REVIEW:  ‘The Secret Garden’ blossoms at the Company Theatre

In the midst of darkness, hope may be as tucked away as a garden.

Packed with secrets that reach far beyond the hallowed walls of the Misselthwaite Manor, The Company Theatre scheduled the perfect time of year to deliver a musical about finding light in loss, growth in darkness, and the best way to plant roots in Marsha Norman’s family-friendly The Secret Garden which continues live and in person at the Company Theatre in Norwell, Massachusetts through Sunday, April 2.  The show is two hours and 20 minutes including one intermission.  Click here for more information and for tickets.

Logo courtesy of Zoe Bradford/Company Theatre

Set in Colonial India and then North Yorkshire, England in 1906 based on the 1911 Frances Hodgson Burnett’s beloved novel of the same name, The Secret Garden focuses on Mary Lennox, portrayed with wise beyond her years fortitude and a mischievous streak by Diana Lee, an orphan girl who arrives at mysterious Misselthwaite Manor after tragedy strikes to live with her widowed Uncle Archibald, depicted with melancholy and seeming detachment by Peter S. Adams.  On Mary’s first night at the manor, Mary starts to hear strange noises and the only thing left to do is investigate. 

Dru Daniels as Lily in ‘The Secret Garden’ Photo courtesy of Zoe Bradford/Company Theatre

Fueled by gorgeous harmony, what stood out the most in this multilayered production was its enchanting score.  Though the musical delves into grief, it also has its share of comical and heartwarming moments.  With music by Lucy Simon, musically directed mellifluously by conductor Robert McDonough and with illustrative choreography and staging by Sally Ashton Forrest, The Secret Garden is well cast with divine and powerful voices, especially from Dru Daniels as discerning and strong willed Lily and Peter S. Adams as Archibald.  Adams has a deeply emotive quality to his vocals and blended with Daniels’s beautiful and operatic tones, songs such as How Could I Ever Know are simply stunning.  Adams movingly delivers both a tender and soaring A Bit of Earth and bittersweet Race You to the Top of the MorningJames Fernandes carries his own as practical and scrupulous Dr. Neville Craven in a powerful rendition of Disappear and with Adams in an awe-inspiring version of Lily’s Eyes.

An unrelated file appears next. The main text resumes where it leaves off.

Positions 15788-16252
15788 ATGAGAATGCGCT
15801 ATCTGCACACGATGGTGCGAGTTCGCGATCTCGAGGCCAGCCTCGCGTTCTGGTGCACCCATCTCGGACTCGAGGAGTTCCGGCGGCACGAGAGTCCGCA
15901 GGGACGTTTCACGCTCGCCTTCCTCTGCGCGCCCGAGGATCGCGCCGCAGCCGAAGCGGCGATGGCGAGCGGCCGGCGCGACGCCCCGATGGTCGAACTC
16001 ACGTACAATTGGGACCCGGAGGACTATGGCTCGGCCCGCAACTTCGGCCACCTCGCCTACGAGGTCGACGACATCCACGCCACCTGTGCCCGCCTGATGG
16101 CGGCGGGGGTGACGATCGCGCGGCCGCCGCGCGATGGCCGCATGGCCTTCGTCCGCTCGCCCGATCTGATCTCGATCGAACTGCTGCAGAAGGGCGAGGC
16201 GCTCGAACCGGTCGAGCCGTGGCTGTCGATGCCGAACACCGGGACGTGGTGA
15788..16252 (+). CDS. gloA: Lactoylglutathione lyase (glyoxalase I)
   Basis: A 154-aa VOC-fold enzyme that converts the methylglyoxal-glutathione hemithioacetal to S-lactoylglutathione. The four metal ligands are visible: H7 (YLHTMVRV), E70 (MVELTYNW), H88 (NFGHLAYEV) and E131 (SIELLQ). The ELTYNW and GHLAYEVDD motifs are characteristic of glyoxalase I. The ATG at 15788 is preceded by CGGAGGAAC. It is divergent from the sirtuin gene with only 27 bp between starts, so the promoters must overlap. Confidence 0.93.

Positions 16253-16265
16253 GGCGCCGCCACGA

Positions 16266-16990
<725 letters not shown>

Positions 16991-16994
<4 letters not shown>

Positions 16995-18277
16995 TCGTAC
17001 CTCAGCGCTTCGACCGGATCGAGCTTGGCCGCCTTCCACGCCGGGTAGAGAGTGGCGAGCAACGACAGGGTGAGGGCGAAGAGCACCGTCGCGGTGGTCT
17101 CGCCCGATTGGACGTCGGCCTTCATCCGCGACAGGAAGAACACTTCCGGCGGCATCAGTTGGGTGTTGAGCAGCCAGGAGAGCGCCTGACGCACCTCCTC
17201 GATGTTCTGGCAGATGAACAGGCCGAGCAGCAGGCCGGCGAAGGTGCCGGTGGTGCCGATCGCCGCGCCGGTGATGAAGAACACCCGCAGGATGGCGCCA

James Fernandes as Dr. Neville Craven and Peter S. Adams as Archibald Craven Photo courtesy of Zoe Bradford/Company Theatre

Diana Lee shares the role of Mary Lennox with Francesca Miele on alternating performances.  Lee’s angelic soprano vocals shine for A Girl I Mean to Be and she shares some fiery and amusing scenes with Lilly George as domineering and sheltered Colin who shares the role with Jackson Lynch.

Jennifer Beth Glick, delightful in Company Theatre’s previous family musical, Matilda, brings her bright smile and sweet demeanor to the role of Martha.  Playful and nurturing, Glick delivers an exuberant rendition of the imaginative A Fine White Horse and charming chemistry with serious Lee.  Glick also demonstrates Martha’s profound side with a soaring and memorable Hold On.  Glick also shares her role with Emily Lambert on alternating performances.   Another breath of fresh air is Tim Bevens as Martha’s brother Dickon who coaxes Mary to observe the world around her accompanied by a few well behaved, but also with a bit of hankering for mischief live animals that will have to be seen to be believed.  Dickon’s adventurous and breezy demeanor makes him a treat among the musical’s heavier content in his wondrous rendition of Winters on the Wing and with Lee for Wick.

Tim Bevens as Dickon Photo courtesy of Zoe Bradford/Company Theatre

Managing a wild thunderous storm, a blanket of stars, and deep shadows on the manor walls is lighting designer Dean Palmer Jr. with Ryan Barrow’s dynamic and moving set design from the lofty bookcases of a vintage Victorian mansion to the stone walled, vine covered vitality of the outdoors inspired by the Victorian Era.  Costume designer Cathy Torrey completes the look with frock coats, lorgnettes, cravats, and flowing frocks in muted colors faithful to the era.

The Secret Garden has plenty of discoveries in store continuing live and in person at the Company Theatre in Norwell, Massachusetts through Sunday, April 2.  Click here for more information, tickets, and for Company Theatre’s upcoming events.

REVIEW:  Vocals soar as Academy of the Company Theatre presents Andrew Lloyd Webber’s ‘Phantom of the Opera’

It may seem like a small detail, but The Phantom of the Opera’s iconic chandelier plays a pivotal role in Andrew Lloyd Webber’s The Phantom of the Opera.  It opens the show in its sheer majesty and the Phantom is actually found hiding in the glittering and monstrous powerhouse of a special effect at one point during the Broadway production.  In fact, it is what fascinates the audience at the beginning of the musical in glorious rhythm with the thunderous and foreboding sound of a pipe organ blaring in the distance and what later crashes to makes the cast run in terror.